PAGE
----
The procedure for Total Oxidant Status (TOS) measurement is an in-house adaptation of a commercially available assay (Pierce Quantitative Peroxide Assay Kit, aqueous-compatible formulation) based on Nourooz-Zadeh et al. [62]. The assay has been previously validated for porcine saliva determinations with high precision, accuracy and good limit of detection [63]. The levels of TOS are calculated using a standard curve of Hydrogen peroxide (0.97 to 31.25 µM Peroxidase equivalents/L).

The Oxidative Stress Index (OSI) was calculated as the ratio TOS/TAC according to previous studies [64].

Cortisol and salivary alpha-amylase measurements

The cortisol content was measured using an optimized commercial competitive ELISA (Extended range high sensitivity salivary cortisol Enzyme immunoassay kit, Salimetrics, USA). Cortisol concentration in µg/dL was calculated according to the manufacturer’s instructions by interpolation of the signal in a standard curve (0.012 µg/dL − 3 µg/dL) using porcine saliva without previous dilution.

Salivary alpha-amylase was quantified using an adaptation of the commercial kinetic enzyme assay (Salivary alpha-amylase kinetic enzyme assay kit, Salimetrics, USA). In the adaptation, 8 µL of saliva sample or control were incubated with 320 µL of amylase substrate during 5 min at 37ºC. The increase in absorbance from minute 1 to 5 was recorder for alpha-amylase activity calculation.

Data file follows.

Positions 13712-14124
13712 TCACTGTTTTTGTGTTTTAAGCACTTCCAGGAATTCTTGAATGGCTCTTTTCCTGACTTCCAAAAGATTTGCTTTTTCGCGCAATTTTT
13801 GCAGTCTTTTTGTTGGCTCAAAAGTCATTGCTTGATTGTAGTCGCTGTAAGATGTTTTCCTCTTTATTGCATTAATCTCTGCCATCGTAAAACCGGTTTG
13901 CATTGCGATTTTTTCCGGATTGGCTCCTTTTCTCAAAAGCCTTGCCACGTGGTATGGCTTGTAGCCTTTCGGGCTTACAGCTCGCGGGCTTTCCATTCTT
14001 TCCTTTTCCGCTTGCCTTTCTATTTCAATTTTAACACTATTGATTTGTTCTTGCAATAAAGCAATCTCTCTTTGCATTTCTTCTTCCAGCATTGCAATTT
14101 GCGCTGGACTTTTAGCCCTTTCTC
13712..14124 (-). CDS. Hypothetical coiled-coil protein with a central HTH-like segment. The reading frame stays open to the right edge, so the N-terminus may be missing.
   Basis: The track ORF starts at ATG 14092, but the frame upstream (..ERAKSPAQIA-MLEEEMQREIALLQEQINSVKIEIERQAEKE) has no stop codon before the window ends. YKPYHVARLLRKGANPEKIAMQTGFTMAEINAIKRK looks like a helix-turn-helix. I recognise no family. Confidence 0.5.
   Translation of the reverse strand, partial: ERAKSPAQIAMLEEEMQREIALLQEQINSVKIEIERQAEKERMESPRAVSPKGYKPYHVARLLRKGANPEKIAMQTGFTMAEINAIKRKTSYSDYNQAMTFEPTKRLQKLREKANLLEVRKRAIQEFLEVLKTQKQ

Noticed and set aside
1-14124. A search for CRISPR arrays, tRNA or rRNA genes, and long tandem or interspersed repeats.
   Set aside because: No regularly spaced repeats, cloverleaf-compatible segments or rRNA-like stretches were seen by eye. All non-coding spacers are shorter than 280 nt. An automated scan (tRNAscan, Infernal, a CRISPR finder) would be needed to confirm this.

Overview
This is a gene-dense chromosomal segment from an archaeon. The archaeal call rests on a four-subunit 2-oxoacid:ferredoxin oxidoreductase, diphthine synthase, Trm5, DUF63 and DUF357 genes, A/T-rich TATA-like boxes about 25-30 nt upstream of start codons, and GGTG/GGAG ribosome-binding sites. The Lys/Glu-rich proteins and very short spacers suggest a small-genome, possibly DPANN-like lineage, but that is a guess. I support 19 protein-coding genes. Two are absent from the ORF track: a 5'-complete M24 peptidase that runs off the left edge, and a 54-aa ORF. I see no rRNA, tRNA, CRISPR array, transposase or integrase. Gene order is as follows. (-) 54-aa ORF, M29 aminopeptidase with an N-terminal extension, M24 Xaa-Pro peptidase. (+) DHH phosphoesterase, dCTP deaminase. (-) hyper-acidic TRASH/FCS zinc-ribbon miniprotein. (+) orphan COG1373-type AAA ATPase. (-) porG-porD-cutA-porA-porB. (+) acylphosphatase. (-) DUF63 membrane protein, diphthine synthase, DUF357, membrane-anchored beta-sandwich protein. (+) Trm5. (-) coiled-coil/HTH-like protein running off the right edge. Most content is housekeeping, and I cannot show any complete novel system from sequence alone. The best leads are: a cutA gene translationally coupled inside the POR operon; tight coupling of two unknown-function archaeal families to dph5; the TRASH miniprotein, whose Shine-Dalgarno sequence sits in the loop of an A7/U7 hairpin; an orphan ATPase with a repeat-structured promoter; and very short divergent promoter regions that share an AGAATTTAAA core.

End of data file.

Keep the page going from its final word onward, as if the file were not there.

Statistical analysis

Prior to statistical analysis, all groups of data were subjected to Shapiro-Wilk normality test followed by Fligner-Killeen test of homogeneity of variances to check the normality and homoscedasticity of the data and select the appropriate statistical tool. Data from both the circadian rhythm and RI trials passed the normality and homoscedasticity criteria so mixed ANOVA and two-way ANOVA test were used (for detailed results see supplementary Tables 1 and 2).

To show if differences exist between the timepoints during the daytime, results from the circadian rhythm trial were analysed by mixed ANOVA in which Maulchly’s test was used to check for sphericity using Greenhouse-Geisser or Huynh-Feldt sphericity corrections. When statistically significant differences were detected in the mixed ANOVA, a post-hoc multiple comparisons test was performed with Tukey’s correction and the size effect was calculated as the coefficient Cohen’s d. The achieved power for the mixed ANOVA test in the sample size studied was calculated for each biomarker. Afterwards, time series were analysed by the mixed-effects cosinor model to obtain a 24 h fitted cosine curve for each parameter and to estimate the effects of biological sex on each parameter curve (waveform). The estimated mean and confidence intervals for the means were calculated for the MESOR, amplitude and acrophase by sex and pairwise contrast by sex for each component were estimated [18, 25].